Cambodia’s rubber article exports rise 90 percent

Cambodia’s rubber article exports rise 90 percent

Cambodia earned $215 million from the exports of rubber articles in the first two months of this year, an increase of 90 percent compared to the same period last year, according to the latest trade data of the General Department of Customs and Excise (GDCE).

The data indicated that the rising trend in Cambodia’s rubber exports that started in the latter half of 2022 continues into 2024 as well. The exports rose even as there was a fall in the production of natural rubber globally, accompanied by rising prices.

It may be noted that Cambodia earned $919 million from the export of rubber and rubber articles in 2023, recording a growth of 69.6 percent compared to the previous year. The Cambodian rubber market mainly consists of China, Vietnam, Malaysia, Singapore, India, and the EU.

Meanwhile, according to the Kuala Lumpur-based Association of Natural Rubber Producing Countries (ANRPC), the positive change in the price of natural rubber (NR) can largely be attributed to the unexpected tight supply of the commodity, especially as many NR-producing countries enter the seasonal leaf fall period.

Heng Guan, Secretary-General of ANRPC, said in a statement that the impact of factors such as Circular Leaf Fall Disease and adverse climate conditions have also exacerbated the supply challenges, compounded by the reluctance of rubber smallholders to harvest the trees due to protracted low rubber prices.

“This issue persists amidst the growing emphasis on sustainability within the NR industry, with the voices of smallholders often going unheard. As a result, these supply-side dynamics have significantly contributed to the overall improvement in sentiment,” Guan said.

Across the world, Thailand was the biggest producer of natural rubber last year, followed by Indonesia, Vietnam, China, India, Malaysia and Cambodia.

China continued to be the biggest consumer of natural rubber, followed by India, Thailand and Malaysia.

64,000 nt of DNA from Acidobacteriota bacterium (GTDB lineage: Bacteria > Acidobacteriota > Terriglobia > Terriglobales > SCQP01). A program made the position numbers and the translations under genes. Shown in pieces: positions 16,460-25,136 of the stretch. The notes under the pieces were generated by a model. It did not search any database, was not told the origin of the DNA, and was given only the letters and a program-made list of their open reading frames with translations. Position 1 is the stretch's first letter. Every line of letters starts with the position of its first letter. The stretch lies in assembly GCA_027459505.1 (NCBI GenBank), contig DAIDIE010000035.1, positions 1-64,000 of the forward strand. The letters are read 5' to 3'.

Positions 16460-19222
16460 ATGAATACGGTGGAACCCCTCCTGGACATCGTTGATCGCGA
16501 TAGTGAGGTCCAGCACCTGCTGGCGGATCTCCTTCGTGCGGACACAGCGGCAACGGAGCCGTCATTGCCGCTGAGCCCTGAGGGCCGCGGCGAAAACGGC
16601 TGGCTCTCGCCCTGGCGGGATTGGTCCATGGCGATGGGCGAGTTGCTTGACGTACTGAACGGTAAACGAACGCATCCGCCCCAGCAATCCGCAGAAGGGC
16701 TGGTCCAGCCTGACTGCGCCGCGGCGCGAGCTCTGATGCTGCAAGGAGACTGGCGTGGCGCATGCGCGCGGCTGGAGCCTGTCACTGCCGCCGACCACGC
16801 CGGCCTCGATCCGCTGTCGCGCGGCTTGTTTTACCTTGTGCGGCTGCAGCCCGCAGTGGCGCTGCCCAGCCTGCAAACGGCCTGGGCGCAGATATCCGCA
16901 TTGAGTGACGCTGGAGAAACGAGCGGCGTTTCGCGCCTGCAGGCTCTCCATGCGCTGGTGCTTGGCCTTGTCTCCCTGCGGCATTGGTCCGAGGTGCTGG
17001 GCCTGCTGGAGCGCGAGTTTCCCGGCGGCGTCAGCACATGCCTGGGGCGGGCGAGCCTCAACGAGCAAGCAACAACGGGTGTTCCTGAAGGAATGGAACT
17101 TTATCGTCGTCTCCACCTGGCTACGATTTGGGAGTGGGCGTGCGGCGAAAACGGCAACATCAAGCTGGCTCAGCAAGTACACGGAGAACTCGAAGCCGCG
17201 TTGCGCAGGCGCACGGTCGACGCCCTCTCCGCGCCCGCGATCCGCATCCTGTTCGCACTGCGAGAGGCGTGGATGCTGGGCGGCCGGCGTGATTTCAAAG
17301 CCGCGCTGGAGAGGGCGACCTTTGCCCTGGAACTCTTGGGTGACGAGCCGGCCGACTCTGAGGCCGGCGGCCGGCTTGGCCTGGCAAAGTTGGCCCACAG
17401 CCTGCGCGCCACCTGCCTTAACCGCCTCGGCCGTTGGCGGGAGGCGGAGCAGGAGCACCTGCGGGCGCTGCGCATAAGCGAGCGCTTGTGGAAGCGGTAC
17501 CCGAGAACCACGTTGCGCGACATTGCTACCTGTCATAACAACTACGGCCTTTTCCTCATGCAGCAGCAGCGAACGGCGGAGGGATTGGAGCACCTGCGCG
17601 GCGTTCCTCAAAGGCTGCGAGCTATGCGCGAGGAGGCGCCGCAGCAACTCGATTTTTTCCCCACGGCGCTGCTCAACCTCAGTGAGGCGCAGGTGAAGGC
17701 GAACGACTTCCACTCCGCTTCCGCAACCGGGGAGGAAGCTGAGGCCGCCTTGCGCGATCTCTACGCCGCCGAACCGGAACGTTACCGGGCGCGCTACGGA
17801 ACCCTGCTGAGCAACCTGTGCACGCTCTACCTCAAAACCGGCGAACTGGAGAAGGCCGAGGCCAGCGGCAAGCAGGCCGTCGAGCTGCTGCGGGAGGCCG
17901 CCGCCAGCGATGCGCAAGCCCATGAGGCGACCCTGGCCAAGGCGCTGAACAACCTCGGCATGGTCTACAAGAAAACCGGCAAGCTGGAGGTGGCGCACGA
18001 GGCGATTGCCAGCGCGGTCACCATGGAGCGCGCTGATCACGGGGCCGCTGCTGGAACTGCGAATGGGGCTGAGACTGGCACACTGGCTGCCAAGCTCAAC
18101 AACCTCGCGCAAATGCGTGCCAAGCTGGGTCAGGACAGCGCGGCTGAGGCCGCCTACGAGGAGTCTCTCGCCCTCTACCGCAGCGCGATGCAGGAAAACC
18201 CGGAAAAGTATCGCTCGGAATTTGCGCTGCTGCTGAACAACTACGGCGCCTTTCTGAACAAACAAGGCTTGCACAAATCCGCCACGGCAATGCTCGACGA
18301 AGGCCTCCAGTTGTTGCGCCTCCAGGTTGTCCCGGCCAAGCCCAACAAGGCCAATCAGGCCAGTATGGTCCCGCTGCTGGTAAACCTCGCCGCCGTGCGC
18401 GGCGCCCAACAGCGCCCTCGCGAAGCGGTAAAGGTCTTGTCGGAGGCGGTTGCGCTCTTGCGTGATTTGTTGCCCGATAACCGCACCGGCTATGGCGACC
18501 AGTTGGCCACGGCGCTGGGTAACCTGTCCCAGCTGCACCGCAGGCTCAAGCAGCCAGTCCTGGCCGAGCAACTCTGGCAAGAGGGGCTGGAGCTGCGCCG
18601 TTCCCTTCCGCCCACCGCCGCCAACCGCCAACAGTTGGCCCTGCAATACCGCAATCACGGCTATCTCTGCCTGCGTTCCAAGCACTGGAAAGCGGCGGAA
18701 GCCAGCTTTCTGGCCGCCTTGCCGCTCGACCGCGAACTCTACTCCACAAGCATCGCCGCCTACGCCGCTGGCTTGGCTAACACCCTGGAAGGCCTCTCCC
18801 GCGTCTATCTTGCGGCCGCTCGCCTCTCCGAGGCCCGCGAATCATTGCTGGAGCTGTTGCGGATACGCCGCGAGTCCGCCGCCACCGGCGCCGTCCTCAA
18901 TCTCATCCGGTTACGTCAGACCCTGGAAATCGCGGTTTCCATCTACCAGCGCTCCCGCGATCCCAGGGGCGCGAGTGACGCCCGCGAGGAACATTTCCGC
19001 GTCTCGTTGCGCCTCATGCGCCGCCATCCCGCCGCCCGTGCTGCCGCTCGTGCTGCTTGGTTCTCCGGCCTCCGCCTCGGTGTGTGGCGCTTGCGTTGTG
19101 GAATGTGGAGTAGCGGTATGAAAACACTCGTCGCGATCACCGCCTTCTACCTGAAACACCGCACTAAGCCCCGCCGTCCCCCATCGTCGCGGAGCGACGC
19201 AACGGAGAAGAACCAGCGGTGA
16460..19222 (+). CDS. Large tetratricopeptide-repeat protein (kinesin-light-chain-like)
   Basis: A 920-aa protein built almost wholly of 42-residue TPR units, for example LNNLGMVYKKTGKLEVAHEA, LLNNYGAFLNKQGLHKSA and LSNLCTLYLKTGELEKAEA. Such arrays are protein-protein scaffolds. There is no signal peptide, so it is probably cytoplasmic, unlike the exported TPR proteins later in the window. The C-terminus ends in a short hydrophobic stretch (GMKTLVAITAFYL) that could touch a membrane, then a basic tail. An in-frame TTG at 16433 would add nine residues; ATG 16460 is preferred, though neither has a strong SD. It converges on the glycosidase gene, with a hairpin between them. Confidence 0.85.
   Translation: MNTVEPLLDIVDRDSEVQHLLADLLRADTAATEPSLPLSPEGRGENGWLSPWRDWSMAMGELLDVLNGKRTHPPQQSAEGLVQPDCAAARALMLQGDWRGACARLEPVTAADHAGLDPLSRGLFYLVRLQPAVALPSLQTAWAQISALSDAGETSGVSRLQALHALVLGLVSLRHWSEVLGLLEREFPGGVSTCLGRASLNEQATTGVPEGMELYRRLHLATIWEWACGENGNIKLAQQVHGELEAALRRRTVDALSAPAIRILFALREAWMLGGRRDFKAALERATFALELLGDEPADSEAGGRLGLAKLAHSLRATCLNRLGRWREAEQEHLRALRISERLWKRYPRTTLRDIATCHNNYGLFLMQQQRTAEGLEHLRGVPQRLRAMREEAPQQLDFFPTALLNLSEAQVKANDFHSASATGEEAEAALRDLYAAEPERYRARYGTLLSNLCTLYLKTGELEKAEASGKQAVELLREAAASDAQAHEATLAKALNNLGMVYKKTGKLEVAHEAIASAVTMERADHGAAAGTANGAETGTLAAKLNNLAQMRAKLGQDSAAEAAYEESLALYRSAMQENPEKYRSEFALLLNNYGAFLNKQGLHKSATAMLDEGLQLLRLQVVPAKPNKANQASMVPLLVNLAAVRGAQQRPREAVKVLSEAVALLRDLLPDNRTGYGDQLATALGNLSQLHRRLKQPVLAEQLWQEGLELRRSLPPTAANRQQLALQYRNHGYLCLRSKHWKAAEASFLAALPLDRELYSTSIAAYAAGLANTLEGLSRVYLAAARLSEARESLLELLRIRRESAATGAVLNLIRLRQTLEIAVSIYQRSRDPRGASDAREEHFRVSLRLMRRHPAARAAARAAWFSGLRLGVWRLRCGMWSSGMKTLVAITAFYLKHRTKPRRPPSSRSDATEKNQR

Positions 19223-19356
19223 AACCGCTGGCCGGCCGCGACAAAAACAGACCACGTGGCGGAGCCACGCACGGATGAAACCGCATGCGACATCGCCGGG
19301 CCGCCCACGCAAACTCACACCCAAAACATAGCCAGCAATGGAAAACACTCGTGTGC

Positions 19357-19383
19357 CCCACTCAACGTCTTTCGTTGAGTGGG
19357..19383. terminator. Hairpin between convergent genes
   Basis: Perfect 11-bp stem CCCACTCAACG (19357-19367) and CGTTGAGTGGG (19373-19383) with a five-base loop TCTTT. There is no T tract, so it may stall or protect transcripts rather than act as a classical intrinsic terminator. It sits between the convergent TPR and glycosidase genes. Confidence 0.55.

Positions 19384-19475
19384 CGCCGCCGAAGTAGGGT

According to experts, the market for natural rubber continues to face major challenges, especially due to the less-than-expected growth of the Chinese economy in the second half of last year. China is the biggest producer of tyres in the world.

Adding to this are the impacts of the prolonged Russia-Ukraine and Israel-Hamas wars and high borrowing costs from interest rate hikes.

According to the Ministry of Agriculture, Forestry and Fisheries, in 2021, Cambodia has more than 400,000 hectares of rubber plantations. Cambodia also has 168 rubber processing factories and handicraft centres in 11 provinces.

Kampong Thom is the leading rubber-producing province in Cambodia with 15.4 of the total crop area, followed by Mondulkiri (8.4 percent) and Stung Treng (4.2 percent), according to the ANRPC data.

While the Kingdom was exporting almost all its natural rubber a few years ago, the launch of several tyre factories, especially by Chinese companies last year, resulted in higher demand internally for Cambodian rubber.

Manufacturers in China, the world’s largest producer and exporter of tyres, started building more factories abroad to meet rebounding market demand following the reopening of the country in the aftermath of Covid-19.

China’s annual tyre output makes up more than half of the global total. But lately, many firms have started building plants abroad, especially in Cambodia, a major producer of rubber, to take advantage of the low production costs.

One of the first to launch in the Kingdom, General Tire Technology (Cambodia) kicked off operations at its $300 million Cambodia factory in Sihanoukville Special Economic Zone (SSEZ) last year. The plant is capable of manufacturing five million semi-steel radial tyres and 900,000 all-steel radial tyres per year.

The plant, located in Cambodia’s coastal province of Preah Sihanouk, is a subsidiary of the Chinese tyre maker from Jiangsu named General Science Technology. Tyres produced at the plant are being mainly exported to the US, Europe, and Brazil.

China’s Doublestar Tire Industrial, also started constructing its $200 million plant in the Special Economic Zone of Kratie with an annual production capacity of 8.5 million radial tyres.

Recently, Cart Tire Co Ltd, the largest Chinese modern tyre manufacturer operating on behalf of Sailun Group launched its first car tyre made in Cambodia known as ‘Sailun’.

According to company sources, the factory in Svay Rieng province can produce up to 35,000 tyres per day in the first phase. They are also planning to build two more factories in Cambodia. khmertimeskh

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